"How many hours of child slave labour to produce these virtue signaling behemoths?"
- Cobalt is used in most lithium-ion products we use (including EVs).
- Cobalt mining is undertaken in poor conditions, and children are involved.
- Cobalt-free LFP batteries power some EVs.
Let's break the question down.
- Mining practices in the EV supply chain.
- Virtue signalling (that's an opinion, so I won't go into that).
Mining and EVs
We shouldn't gloss over the fact that building a car is mineral intense. Building a car with a battery is a lot more mineral intense.
Mining is not the world's most environmentally friendly practice (whether for minerals or fossil fuels), but let's focus on child labour.
Cobalt and Child labour
Most of the world's cobalt is found in the Democratic Republic of Congo (DRC). Numerous sources document routine child labour among the Congo's hundreds of thousands of artisanal miners.
This has not been a 'dirty little secret'.
With the transition to smartphones in the early 2010s, there was some hand-wringing about the cobalt in our phones.
But we moved on quickly and were happy to upgrade our phones and laptops every few years with little regard to recycling or labour practices.
The answer: go naked, drink no coffee, eat no chocolate, and don't own a phone, laptop, electric shaver, or toothbrush.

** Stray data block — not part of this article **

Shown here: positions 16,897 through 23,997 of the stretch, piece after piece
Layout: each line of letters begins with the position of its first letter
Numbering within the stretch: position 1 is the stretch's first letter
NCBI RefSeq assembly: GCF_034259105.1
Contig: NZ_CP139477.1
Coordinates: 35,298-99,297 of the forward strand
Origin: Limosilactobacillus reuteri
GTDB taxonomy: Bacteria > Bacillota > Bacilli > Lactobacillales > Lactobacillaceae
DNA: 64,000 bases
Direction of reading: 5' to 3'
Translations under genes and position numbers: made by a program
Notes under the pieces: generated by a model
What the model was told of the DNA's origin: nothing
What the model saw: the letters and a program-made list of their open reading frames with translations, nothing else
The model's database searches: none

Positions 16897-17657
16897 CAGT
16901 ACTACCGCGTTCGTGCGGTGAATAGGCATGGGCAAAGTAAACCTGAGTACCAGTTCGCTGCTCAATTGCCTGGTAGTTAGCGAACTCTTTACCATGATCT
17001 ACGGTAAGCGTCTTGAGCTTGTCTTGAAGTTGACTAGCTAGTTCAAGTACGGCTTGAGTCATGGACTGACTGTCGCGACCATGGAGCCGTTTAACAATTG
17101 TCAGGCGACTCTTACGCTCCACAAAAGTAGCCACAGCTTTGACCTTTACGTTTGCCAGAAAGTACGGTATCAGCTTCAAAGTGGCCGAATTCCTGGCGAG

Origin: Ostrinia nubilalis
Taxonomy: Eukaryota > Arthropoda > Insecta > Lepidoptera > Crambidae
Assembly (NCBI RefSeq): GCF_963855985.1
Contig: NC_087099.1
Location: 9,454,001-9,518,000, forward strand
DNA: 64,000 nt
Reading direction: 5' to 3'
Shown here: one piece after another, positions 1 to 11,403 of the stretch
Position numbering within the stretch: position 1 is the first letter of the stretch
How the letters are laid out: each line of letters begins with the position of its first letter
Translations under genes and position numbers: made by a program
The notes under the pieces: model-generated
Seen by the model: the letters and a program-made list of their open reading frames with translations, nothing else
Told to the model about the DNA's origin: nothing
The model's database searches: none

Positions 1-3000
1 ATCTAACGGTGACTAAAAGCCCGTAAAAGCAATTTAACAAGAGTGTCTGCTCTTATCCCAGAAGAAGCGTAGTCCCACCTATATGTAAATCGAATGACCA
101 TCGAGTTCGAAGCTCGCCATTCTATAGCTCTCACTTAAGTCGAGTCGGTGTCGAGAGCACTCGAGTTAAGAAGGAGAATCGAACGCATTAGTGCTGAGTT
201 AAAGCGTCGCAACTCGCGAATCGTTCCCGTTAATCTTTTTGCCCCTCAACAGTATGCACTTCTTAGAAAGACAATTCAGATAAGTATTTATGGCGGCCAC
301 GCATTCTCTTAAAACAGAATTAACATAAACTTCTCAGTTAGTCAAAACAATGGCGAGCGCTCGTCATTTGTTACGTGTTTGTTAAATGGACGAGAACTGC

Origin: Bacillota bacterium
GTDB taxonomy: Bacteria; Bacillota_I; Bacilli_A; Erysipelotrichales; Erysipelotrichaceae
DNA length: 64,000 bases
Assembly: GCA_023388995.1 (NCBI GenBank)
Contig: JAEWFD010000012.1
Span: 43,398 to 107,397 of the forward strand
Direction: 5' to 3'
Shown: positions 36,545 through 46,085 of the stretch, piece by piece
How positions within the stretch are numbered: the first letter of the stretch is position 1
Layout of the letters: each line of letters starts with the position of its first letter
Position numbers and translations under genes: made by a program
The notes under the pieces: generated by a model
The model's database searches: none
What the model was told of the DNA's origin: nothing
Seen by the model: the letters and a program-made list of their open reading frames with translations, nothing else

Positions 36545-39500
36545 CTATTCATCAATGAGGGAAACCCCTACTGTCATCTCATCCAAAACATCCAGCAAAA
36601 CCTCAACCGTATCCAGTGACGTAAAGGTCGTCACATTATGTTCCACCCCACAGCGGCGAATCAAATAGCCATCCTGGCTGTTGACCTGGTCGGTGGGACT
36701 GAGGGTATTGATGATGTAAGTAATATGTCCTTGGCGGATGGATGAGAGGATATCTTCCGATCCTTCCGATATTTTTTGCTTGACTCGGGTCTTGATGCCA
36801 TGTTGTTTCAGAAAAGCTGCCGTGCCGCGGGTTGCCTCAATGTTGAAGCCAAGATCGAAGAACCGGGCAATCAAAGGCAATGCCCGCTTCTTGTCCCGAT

I'm not being flippant. It's an indictment of our globalised culture that most products we consume have child labour in the supply chain (fast fashion is a big one).
Not all batteries have cobalt
EV batteries can have different cathode chemistries. Two popular ones are NMC and NCA.
However, LFP batteries contain no cobalt.
34 % of all EVs sold (globally) during 2022 used LFP batteries (EV-volumes).
In NZ, the following EVs use LFP batteries: The BYD Atto 3, newer MG ZS, some Tesla Model 3 and Y, and possibly the new GWM Ora.
The car market has moved to increasingly larger vehicles (SUVs and utes). EVs, in particular, have more mass due to the weight of the battery.
A massive EV is an environmental oxymoron - extensive carbon emissions to produce the battery and lots of energy to move the heavier vehicle.
What can we do?
- Aim for a smaller, highly efficient EV.
- Hope that the Global Battery Passport is implemented soon and adopted by all NZ suppliers.
- Hope that people worry as much about fossil fuels as they do about EV supply chains, lithium extraction, and cobalt mining.
It's worth pointing out of the 5 best-selling new vehicles in NZ in 2022, three were high-emitting diesel utes, and one was a high-emitting large SUV.
In the whole year, 7% of registrations were battery EVs.
Just some perspective... 😉